Roast duck and lychee red curry

Roast duck and lychee red curry

Have You Eaten
Billy Law

Sydney is blessed with a plethora of Thai restaurants — there seems to be a Thai restaurant on every street corner in every suburb. I’ve been to Thailand numerous times and I think the Thai food in Sydney is almost just as good! This roast duck curry is one of my favourite Thai dishes. I love how the sweet lychees work so well with the heat of the curry and the gamey roast duck. The red curry paste is the soul of this dish, so it is important to take your time and cook it with love. Once you’ve got the paste right, the rest is a walk in the park.


Quantity Ingredient
2 tablespoons vegetable oil
300ml tinned coconut cream
150g tinned lychees, drained, reserving 250 ml of the syrup
500g roast duck or use a store-bought duck, chopped into bite-sized pieces
100g cherry tomatoes
4 baby corn, cut into small pieces
10 snow peas
fish sauce, to taste
lime juice, squeezed
2 kaffir lime leaves, rolled and thinly sliced

Red curry paste

Quantity Ingredient
4 dried red chillies, soaked in hot water for 30 minutes, then drained
8 large red chillies, (seeded if preferred)
4 french shallots, peeled
2 lemongrass stalks, white parts only
4 garlic cloves, peeled
2 tablespoons ground coriander seeds
5 cm piece galangal, peeled and sliced
10g belachan, toasted, (see note)
2 tablespoons grated palm sugar
5 candlenuts, roasted, (see note)
pinch ground white pepper
2 tablespoons fish sauce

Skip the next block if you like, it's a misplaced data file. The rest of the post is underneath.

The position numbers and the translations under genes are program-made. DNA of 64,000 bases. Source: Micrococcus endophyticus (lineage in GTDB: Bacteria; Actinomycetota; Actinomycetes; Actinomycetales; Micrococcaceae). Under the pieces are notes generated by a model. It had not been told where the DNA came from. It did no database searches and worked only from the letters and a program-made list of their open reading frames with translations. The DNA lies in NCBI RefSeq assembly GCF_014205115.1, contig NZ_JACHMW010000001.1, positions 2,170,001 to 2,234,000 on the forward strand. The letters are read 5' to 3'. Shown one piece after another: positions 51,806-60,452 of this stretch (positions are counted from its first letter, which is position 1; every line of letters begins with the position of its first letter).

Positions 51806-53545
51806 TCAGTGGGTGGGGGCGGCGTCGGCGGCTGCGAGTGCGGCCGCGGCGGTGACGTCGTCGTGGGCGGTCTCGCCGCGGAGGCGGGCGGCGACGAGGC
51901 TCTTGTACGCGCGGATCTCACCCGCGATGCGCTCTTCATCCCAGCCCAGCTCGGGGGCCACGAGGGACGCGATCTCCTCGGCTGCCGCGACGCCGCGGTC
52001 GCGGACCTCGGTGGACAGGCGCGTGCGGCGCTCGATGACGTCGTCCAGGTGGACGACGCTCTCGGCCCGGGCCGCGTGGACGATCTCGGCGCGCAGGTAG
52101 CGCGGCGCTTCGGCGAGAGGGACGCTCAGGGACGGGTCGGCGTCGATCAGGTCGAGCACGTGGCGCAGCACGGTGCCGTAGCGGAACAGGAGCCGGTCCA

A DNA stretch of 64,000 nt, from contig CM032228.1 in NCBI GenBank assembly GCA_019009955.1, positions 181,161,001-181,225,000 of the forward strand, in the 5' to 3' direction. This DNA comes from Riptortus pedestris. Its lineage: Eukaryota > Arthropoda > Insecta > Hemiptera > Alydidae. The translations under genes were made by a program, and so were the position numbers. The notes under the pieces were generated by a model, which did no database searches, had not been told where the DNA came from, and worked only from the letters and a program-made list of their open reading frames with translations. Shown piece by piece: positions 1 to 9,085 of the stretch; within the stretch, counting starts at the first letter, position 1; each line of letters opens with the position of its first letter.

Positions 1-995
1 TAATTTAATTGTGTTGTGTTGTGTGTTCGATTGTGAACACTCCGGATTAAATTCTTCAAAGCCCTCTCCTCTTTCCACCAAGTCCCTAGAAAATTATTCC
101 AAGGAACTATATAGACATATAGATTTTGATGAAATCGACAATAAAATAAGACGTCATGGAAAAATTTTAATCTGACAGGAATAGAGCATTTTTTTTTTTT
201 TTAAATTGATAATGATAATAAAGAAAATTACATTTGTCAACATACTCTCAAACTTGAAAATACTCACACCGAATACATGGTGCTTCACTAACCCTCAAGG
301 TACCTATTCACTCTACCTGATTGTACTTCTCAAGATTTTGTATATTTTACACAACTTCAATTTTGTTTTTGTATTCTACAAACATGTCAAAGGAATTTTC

125ml tinned coconut milk


  1. To make the red curry paste, put all the ingredients in a food processor and process to form a fine paste.
  2. Heat the vegetable oil in a large saucepan over medium–high heat and fry the curry paste for 5 minutes, or until fragrant. Add the coconut cream and reserved lychee syrup and bring to the boil, then add the duck meat and simmer for 10 minutes. Add the lychees, cherry tomatoes, baby corn and snow peas, cover and simmer for a further 5 minutes.
  3. Season the curry with fish sauce and a squeeze of lime juice, to taste. Transfer the curry to a large serving bowl and garnish with lime leaves. Serve with steamed rice.


  • Belachan, or belacan, is a dried shrimp paste that has quite an offensive pungent aroma when it is cooking, so make sure the kitchen is well ventilated before toasting it.

    Candlenuts give the dish a nutty flavour and creamy texture. You can find them at Asian grocers, or substitute cashew or macadamia nuts if unavailable.
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